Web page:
Nike, not like this. We live in a Hypebeasting, HighSnobiety world in which collabs are as ubiquitous as TikTok dance routine appropriation, but apparently, referencing the devil (if such a thing even exists) is a bridge too far for Nike. In the past few pays, the sportswear juggernaut has borne some of the “Satanic Panic” backlash against Lil Nas X and streetwear brand MSCHF’s ‘Satan Shoes’—a customized version of the Nike Air Max 97 featuring a pentagram pendant, an embroidered nod to Bible verse Luke 10:18 (which chronicles Satan’s fall from heaven), and a much-hyped drop of human blood. The limited release of 666 pairs, released as a promotional component of Lil Nas X’s latest single “Montero (Call Me By Your Name),” instantly sold out when they dropped on Monday, priced at $1,018 each.
Though pearls were clutched and praise given in seemingly equal measure online, Nike instantly issued a statement disavowing its association with the collab, stating: “We do not have a relationship with [Lil] Nas X or MSCHF. Nike did not design or release these shoes and we do not endorse them” (h/t NBC News).
OK, good to know, and thanks for the clarification. But apparently, the brand decided a statement isn’t enough, further driving the point home by filing a federal trademark infringement lawsuit on Monday.
Nike filed the suit—Lil Nas X was not named as a defendant—after many people said they believed it was involved with the shoes, even though it released a statement over the weekend saying it had nothing to do with them.
The lawsuit argues that Nike must maintain control over its brand “by setting the record straight” about what products bear its distinctive “swoosh” logo.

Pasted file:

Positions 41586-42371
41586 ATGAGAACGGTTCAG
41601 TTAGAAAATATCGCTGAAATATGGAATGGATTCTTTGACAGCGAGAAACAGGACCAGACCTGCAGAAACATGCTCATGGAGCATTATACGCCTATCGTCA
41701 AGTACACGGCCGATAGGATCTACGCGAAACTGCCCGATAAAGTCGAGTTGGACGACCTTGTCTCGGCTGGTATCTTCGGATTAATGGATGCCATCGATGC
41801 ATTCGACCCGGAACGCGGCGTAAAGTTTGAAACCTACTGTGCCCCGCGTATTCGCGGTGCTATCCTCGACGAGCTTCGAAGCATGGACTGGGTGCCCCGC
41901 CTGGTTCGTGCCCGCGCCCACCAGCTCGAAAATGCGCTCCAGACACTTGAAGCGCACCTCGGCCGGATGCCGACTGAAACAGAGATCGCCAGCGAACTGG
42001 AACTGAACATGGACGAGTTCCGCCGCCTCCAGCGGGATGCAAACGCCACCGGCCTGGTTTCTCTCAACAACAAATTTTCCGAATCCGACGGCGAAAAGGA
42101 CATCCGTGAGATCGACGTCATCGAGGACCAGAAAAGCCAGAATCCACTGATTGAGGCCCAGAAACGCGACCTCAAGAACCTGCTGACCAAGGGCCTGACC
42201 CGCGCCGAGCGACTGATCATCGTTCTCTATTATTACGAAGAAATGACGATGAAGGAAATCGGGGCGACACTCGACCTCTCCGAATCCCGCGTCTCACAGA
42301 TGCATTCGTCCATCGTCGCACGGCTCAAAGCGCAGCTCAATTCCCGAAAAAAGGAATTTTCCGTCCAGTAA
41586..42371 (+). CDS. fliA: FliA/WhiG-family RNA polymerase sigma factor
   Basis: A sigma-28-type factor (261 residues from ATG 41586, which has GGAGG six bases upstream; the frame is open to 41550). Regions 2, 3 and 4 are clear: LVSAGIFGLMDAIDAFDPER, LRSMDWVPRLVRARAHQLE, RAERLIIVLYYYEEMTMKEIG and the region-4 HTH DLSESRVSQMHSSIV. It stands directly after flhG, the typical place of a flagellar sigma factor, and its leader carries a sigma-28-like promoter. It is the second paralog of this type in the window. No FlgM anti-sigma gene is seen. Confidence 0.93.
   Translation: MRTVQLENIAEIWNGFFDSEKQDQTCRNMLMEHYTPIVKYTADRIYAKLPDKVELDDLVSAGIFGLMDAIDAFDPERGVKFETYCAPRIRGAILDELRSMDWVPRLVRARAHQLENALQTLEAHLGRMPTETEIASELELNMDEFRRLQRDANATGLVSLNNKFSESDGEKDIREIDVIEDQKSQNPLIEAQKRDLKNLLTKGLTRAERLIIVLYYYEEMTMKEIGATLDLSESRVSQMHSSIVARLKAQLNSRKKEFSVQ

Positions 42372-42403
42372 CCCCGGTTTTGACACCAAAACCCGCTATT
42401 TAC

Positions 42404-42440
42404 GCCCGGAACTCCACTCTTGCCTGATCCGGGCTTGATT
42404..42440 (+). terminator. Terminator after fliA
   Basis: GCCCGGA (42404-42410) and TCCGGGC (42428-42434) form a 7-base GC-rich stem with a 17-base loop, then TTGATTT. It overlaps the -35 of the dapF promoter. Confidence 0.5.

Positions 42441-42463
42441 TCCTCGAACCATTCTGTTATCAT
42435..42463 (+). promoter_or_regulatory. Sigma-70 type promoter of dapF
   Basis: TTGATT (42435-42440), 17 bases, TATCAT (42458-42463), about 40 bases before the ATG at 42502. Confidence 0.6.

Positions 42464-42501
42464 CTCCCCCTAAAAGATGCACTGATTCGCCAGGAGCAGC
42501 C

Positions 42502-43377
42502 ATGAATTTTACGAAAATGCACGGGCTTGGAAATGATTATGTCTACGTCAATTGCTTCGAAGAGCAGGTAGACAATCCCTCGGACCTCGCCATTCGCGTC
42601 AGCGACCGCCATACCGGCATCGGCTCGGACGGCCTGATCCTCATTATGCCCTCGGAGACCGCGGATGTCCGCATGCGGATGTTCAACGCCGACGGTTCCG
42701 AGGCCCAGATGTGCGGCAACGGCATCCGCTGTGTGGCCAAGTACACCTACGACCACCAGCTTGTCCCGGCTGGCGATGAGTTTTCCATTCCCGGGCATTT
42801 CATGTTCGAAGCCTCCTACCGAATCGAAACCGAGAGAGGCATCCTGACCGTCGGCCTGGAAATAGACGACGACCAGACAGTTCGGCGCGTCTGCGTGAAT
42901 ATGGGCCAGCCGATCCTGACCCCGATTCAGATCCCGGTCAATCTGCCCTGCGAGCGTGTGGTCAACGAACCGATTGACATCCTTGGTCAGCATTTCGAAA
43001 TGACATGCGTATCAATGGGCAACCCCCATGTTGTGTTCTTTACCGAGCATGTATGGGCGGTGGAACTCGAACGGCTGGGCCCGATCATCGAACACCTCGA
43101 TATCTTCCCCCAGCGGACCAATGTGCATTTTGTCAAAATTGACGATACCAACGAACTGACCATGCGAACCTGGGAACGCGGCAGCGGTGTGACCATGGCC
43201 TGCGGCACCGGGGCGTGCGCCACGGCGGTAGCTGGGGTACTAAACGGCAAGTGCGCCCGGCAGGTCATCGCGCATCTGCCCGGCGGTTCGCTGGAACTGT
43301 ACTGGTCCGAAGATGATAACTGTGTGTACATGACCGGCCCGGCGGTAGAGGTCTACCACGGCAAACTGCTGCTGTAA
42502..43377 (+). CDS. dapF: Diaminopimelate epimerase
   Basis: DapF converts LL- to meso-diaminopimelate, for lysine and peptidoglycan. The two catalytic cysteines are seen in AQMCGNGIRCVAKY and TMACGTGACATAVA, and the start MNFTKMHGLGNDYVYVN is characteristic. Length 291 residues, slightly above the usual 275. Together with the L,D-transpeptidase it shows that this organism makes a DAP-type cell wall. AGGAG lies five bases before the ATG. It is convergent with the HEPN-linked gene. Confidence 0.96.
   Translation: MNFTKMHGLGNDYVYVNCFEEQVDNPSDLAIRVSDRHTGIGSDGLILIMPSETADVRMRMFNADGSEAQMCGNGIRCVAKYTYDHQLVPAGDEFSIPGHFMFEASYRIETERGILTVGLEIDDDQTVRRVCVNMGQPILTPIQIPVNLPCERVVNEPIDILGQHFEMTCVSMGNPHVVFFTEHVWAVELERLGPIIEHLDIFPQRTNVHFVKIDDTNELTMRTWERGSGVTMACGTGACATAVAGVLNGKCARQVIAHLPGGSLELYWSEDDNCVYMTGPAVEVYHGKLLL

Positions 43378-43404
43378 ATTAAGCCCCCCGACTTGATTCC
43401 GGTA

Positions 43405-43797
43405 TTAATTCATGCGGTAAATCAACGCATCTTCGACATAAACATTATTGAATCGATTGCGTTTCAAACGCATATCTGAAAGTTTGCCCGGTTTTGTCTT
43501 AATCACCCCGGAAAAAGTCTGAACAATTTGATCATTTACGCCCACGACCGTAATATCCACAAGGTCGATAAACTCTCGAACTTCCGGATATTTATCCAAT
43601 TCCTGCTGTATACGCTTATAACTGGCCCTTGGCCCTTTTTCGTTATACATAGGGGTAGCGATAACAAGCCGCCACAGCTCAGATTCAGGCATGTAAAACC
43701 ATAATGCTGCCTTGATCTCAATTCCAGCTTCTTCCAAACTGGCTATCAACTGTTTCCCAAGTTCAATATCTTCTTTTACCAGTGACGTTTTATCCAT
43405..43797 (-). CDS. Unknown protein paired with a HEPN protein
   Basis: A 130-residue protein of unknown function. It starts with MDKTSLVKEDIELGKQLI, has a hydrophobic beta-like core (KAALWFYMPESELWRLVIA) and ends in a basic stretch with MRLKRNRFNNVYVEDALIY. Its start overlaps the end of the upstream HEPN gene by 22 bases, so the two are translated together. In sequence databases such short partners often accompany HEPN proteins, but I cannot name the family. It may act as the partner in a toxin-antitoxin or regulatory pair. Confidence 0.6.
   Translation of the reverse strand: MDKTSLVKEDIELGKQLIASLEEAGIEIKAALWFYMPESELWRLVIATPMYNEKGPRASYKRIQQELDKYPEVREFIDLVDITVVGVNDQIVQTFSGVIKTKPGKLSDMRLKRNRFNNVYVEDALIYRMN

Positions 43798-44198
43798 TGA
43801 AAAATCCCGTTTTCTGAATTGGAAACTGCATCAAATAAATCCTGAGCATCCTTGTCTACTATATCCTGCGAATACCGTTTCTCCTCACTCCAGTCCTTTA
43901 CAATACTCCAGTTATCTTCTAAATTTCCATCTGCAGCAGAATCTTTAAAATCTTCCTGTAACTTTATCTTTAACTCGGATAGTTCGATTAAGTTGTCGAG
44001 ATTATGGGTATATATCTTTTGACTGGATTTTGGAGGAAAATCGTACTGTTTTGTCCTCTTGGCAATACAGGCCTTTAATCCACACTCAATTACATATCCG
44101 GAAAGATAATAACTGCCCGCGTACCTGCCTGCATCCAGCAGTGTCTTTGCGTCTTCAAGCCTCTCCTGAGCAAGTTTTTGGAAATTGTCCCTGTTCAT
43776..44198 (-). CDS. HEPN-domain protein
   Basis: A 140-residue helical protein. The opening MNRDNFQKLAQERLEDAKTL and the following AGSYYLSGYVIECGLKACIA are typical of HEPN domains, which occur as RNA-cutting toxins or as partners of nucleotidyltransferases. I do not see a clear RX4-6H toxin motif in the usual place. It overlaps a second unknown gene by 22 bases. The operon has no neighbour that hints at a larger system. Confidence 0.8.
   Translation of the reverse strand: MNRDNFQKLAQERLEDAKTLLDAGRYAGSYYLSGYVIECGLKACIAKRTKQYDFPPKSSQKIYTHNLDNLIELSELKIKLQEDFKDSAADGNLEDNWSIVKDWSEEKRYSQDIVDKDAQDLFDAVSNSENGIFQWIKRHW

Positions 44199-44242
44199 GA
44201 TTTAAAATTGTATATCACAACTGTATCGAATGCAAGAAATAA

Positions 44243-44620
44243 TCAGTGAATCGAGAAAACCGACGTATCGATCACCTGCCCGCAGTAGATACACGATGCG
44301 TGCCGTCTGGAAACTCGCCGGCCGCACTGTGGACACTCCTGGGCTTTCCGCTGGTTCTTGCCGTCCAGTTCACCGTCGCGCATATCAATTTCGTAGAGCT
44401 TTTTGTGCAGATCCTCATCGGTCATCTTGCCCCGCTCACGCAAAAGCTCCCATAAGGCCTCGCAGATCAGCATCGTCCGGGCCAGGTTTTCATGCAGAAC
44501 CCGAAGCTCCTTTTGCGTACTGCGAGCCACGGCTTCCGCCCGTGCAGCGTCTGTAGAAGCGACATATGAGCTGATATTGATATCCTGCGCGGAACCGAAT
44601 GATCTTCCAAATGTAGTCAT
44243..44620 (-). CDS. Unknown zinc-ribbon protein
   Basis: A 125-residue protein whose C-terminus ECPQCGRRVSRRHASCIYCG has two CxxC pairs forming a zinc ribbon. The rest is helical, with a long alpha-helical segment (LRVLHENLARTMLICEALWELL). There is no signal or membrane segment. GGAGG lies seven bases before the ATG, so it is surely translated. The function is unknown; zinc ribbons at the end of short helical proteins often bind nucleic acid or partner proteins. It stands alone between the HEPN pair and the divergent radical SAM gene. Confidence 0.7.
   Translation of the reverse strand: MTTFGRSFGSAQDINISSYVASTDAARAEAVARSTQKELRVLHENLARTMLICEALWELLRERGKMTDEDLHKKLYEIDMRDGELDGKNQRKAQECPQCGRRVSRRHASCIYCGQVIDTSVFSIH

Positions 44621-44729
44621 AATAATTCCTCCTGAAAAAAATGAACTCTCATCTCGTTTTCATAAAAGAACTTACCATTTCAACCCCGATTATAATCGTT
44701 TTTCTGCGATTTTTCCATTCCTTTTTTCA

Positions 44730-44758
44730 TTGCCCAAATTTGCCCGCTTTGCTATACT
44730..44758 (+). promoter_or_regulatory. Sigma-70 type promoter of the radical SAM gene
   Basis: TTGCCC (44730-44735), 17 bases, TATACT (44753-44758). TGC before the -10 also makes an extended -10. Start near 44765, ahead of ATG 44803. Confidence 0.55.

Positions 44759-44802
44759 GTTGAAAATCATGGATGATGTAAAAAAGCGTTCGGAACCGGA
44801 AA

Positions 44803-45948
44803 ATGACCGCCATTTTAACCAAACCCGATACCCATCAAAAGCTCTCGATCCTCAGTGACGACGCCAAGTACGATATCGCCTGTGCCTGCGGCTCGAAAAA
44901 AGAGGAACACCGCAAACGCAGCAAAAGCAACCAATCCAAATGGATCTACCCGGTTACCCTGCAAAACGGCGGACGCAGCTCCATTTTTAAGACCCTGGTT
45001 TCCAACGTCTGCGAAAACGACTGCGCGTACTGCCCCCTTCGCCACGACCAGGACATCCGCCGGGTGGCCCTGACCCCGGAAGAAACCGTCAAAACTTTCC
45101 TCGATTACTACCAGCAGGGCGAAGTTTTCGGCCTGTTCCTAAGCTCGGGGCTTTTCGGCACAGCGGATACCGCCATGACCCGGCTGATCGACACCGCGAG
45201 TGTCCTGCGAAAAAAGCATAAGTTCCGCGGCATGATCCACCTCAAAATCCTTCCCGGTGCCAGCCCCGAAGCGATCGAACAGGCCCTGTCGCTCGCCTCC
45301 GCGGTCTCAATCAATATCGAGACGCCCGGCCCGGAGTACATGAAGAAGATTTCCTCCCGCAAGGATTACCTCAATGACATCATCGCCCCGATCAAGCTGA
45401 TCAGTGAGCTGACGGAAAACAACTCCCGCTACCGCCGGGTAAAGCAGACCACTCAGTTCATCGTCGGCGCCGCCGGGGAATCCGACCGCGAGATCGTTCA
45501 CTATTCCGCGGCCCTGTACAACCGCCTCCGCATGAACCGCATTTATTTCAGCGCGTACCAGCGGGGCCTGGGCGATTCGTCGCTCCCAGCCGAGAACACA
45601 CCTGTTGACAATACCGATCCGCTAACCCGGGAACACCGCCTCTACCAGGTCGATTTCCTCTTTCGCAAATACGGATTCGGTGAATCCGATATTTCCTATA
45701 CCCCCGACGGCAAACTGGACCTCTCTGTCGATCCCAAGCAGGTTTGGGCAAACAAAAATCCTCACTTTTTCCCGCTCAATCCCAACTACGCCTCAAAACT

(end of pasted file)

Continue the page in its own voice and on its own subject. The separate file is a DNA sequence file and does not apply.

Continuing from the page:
“In fact, there is already evidence of significant confusion and dilution occurring in the marketplace, including calls to boycott Nike in response to the launch of MSCHF’s Satan Shoes based on the mistaken belief that Nike has authorized or approved this product,” the lawsuit says.
In a statement after the complaint was filed, Nike reiterated that it is in no way affiliated with the Satan Shoes.
“We don’t have any further details to share on pending legal matters,” Nike said. “However, we can tell you we do not have a relationship with Lil Nas X or MSCHF.”
MSCHF has yet to issue a response to requests for comment by NBC, but while Lil Nas X isn’t currently a co-defendant in the suit, he issued a typically trolling response of his own, allowing a SpongeBob SquarePants clip to say he “was just kidding...c’mon.”
It’s all fun and games until someone gets offended, we guess. But c’mon, Nike, which did us so proud with its steadfast (and highly profitable) support of Colin Kaepernick—but also went full double-standard in its treatment of U.S. Olympic hammer-thrower Gwen Berry, not to mention its infamous 2019 callout by several female athletes for their maternity policies. Is this 666 pairs of shoes really a hill you want to crucify yourselves on? Especially considering the fact that, as pointed out by The Verge, no such lawsuit seems to have been filed when MSCHF released a Jesus-themed riff on their shoes in 2019.
“MSCHF is deceiving consumers into believing that Nike manufactures or approves of the Satan Shoes,” Nike’s complaint claims, according to The Verge. “Consumers’ belief that the Satan Shoes are genuine Nike products is causing consumers to never want to purchase any Nike products in the future.”
Well, as we recall, a lot of those same consumers were threatening to burn their Nikes after the brand took a stand for kneeling, and that worked out just fine. Lil Nas X may have been “just kidding,” but the selective outrage—especially in response to a very pointed and pretty obvious statement by a young, Black, openly gay rapper about his right to exist free of persecution from religious institutions of political hypocrisy—is telling. Frankly, Satanists might have grounds for their own grievance, since this is clearly discriminatory, but we’ll just leave that right there because frankly, it should never have been this deep.